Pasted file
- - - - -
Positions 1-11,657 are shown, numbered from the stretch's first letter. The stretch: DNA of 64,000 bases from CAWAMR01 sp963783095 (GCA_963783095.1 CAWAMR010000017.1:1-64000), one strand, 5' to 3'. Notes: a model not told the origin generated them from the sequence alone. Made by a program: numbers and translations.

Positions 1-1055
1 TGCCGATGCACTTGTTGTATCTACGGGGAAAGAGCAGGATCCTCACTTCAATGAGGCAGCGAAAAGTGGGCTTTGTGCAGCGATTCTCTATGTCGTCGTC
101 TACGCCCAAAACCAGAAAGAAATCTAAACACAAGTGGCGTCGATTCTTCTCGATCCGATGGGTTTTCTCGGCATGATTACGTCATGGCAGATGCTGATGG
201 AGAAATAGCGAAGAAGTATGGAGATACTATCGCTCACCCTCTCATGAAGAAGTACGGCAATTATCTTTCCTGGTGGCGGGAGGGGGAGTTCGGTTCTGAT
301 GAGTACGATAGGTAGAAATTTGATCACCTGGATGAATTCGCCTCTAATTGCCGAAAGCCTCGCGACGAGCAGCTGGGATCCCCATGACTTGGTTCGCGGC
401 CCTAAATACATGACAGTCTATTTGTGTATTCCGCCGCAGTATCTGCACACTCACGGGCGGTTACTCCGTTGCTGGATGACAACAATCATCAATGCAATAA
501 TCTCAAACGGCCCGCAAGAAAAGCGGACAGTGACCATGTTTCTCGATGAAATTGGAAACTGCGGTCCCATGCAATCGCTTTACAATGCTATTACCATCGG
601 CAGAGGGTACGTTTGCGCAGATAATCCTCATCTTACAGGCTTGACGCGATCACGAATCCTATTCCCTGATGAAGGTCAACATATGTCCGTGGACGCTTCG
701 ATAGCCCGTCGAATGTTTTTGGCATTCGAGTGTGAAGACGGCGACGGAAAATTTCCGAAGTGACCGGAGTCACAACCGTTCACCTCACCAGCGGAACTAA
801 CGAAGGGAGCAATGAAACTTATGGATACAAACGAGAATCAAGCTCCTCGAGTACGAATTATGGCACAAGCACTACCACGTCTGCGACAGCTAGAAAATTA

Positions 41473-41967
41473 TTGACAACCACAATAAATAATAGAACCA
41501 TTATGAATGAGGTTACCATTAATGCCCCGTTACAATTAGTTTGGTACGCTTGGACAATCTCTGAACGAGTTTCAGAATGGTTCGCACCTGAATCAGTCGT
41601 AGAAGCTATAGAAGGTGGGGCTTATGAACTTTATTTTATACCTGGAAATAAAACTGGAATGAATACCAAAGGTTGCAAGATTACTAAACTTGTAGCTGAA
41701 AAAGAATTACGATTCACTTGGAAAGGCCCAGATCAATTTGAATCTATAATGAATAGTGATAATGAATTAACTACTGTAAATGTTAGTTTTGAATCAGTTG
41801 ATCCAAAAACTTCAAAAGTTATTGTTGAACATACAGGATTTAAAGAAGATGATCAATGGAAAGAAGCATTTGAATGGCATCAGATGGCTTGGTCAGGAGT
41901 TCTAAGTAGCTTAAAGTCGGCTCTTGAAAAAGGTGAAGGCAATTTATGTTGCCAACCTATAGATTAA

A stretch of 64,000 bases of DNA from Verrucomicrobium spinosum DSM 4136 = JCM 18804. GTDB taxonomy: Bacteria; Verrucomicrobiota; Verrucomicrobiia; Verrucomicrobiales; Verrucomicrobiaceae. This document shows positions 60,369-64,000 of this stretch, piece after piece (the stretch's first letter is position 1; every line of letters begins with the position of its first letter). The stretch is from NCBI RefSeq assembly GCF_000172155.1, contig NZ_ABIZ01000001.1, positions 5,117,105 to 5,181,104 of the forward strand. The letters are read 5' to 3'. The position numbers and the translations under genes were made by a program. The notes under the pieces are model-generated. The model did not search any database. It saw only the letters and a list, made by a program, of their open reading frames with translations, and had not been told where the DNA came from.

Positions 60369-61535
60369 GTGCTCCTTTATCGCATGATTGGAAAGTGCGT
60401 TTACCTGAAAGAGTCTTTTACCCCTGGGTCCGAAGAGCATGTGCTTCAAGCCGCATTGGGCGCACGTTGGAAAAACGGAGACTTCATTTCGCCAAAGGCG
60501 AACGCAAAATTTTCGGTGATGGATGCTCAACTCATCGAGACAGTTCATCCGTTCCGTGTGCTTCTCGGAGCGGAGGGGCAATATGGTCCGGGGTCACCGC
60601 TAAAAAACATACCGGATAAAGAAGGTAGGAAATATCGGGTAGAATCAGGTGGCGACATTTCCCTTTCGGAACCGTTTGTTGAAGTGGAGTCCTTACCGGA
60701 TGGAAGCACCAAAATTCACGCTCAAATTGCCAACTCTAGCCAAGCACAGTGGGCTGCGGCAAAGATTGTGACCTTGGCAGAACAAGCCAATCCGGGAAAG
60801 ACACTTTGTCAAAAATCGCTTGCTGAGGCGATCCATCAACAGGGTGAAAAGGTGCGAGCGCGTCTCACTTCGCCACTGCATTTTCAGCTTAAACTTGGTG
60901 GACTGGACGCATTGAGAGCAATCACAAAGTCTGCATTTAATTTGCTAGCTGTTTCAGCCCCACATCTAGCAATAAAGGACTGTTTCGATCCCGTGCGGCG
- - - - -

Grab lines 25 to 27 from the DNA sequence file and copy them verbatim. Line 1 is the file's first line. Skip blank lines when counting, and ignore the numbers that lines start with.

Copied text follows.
60701 TGGAAGCACCAAAATTCACGCTCAAATTGCCAACTCTAGCCAAGCACAGTGGGCTGCGGCAAAGATTGTGACCTTGGCAGAACAAGCCAATCCGGGAAAG
60801 ACACTTTGTCAAAAATCGCTTGCTGAGGCGATCCATCAACAGGGTGAAAAGGTGCGAGCGCGTCTCACTTCGCCACTGCATTTTCAGCTTAAACTTGGTG
60901 GACTGGACGCATTGAGAGCAATCACAAAGTCTGCATTTAATTTGCTAGCTGTTTCAGCCCCACATCTAGCAATAAAGGACTGTTTCGATCCCGTGCGGCG